We searched the Web and found a number of sites devoted to information about biostimulants. All are natural and include such things as kelp, humic acid, fulvic acid, alfalfa and vitamins. These can be acquired individually and sometimes in combination. We experimented with individual components separately with poor results. Combinations were better and the best of these that we found was "Roots"TM , developed at Yale University.

The more we learned the more excitied we got and were soon on the phone to Wayne Davis of PondTabbs, also sending the URLs of biostimulant sites to him by email. Wayne too was just learning about this new approach and soon sent us a granular product to try. Since the plants were already installed we found this hard to apply and slow to act. The liquid "Roots" could be injected into the soil along with the Iron Green.

Andre also encouraged us to try fish emulsion as a fertilizer with the biostimulants. We found, in numerous experiments, that neither fish emulsion nor PondTabbs did as well as a combination of both. We tried various proportions of the elements in our cocktail and finally found a mix that gave consistent results for most plants. Overall "dose" for each plant was determined by a rather complicated formula based on total pad surface area.

There is no doubt in our minds that, at least in our sand, Victoria has a higher nitrogen, iron and possibly magnesium requirement than other waterlilies. We also have no doubt that use of a biostimulant allows all nutrients to be better utilized, promoting improved general health, larger longer lasting pads, larger flowers and even more and larger seeds. Our numerical records prove it. We are now seeing evidence that this carries on to the next generation as well.

Our cruzianas still were not totally happy. Though they were blooming and somewhat maintaining size, their color still was not great. We decided to try giving some of them the liquid part of our cocktail in the middle of the week on top of their weekend total feeding. Those receiving it improved dramatically so we abandoned the experiment and gave it to all. We can only conclude that cruziana has an even higher nitrogen and iron requirement than amazonica and the hybrids.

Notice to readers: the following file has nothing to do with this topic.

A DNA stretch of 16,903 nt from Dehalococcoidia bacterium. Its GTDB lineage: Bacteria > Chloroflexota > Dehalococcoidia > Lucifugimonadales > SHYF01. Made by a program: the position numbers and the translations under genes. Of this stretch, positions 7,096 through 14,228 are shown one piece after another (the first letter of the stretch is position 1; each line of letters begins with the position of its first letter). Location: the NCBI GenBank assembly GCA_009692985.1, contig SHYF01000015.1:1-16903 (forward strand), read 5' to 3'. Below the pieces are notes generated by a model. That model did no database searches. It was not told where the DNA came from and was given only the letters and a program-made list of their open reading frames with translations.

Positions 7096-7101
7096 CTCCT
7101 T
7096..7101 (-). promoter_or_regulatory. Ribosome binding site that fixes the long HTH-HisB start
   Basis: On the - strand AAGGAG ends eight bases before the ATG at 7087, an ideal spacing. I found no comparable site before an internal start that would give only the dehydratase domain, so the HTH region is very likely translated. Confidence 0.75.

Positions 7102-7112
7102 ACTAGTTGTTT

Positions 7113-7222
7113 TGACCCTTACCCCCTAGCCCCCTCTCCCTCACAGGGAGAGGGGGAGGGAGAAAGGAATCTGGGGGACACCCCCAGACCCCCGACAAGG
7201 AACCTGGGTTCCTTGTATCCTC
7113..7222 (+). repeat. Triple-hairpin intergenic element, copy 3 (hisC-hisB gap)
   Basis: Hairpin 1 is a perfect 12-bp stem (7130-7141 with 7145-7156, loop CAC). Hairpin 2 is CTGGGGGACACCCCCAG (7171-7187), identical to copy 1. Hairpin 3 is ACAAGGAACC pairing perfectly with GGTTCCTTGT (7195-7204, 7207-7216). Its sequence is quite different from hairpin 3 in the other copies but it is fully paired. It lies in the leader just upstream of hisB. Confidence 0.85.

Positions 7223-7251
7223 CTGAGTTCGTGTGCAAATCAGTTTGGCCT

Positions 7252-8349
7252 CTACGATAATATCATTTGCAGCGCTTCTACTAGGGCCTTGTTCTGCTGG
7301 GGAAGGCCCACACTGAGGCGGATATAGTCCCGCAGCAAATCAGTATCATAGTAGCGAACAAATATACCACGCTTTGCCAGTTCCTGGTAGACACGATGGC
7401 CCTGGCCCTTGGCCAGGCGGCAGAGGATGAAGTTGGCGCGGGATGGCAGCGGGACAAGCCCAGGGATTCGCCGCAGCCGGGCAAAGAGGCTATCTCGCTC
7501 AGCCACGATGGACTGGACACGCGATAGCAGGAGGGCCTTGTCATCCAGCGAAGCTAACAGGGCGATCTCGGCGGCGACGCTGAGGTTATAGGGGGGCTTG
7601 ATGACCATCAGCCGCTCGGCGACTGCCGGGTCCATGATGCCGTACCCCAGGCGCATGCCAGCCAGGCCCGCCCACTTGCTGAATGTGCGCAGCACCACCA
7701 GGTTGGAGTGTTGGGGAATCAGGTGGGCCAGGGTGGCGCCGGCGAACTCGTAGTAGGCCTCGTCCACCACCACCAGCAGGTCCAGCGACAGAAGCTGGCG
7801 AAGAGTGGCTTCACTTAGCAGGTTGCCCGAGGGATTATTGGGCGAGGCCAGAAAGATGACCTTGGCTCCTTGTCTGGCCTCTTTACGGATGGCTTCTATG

While we were experimenting and feeding our results back to Wayne, he had been busy too! He sent us an excellent biostimulant to test and the plants loved it. Even though we were well into fall and many plants were shrinking, our biggest 'Adventure' began producing the largest pads we have ever had. The other plants responded as well. "Seamate" is being made available by PlantTabbs Products as we write this.

For each PondTabb poked near the crown of the plant, we inject with 16 guage needle and large syringe 5 cc of the following mixture:

4 tablespoons Schultz Iron Green
2 tablespoons Fish Emulsion
5 tablespoons "Roots" or 3 tablespoons "SeaMate"
Enough water to make 1 cup

We have also found a more dilute version of the "cocktail" successful with Victoria babies. We give 1/2 to 1 cc weekly to those in 3 ounce cups, 2-4 cc to those in 9 ounce cups depending on plant size and 10-15cc to those in 6 inch pots. The mixture is:

In 1 cup of water
1 t Schultz Iron Green 8-0-0
1/2 t fish emulsion 4-1-1
1 1/2 t biostimulant ("Roots") or 1 t Seamate
1/6 PondTabb or 1 PondTabb Junior dissolved

We'll finish this chapter by mentioning that, all along the way, we have had to fight the tendency to feel (and try) "if a little is good, more is better." This is NOT the case. Biostimulants, just as with the other cocktail ingredients, must be applied at recommended rates.

Links to learn more about biostimulants --

 "What Are Biostimulants?"

"Turning Dirt into Good Soil"


2001 A Banner Year! | Roots | The Cruziana Clock | The Pollen Prof
Seeds of the Century | Dissection of V. amazonica

Our Adventure Overview | 1998 The Adventure Begins
1999 The Adventure Continues | 2000 A Very Bad Year | 2001 A Banner Year
2002 An Even Better Year | 2003 We Like It Like This | 2004 Trust
2005 Recovery | 2006 Normal? | 2007 Weird | 2008 Year of the Hare
2009 Year of the (White) Tortoise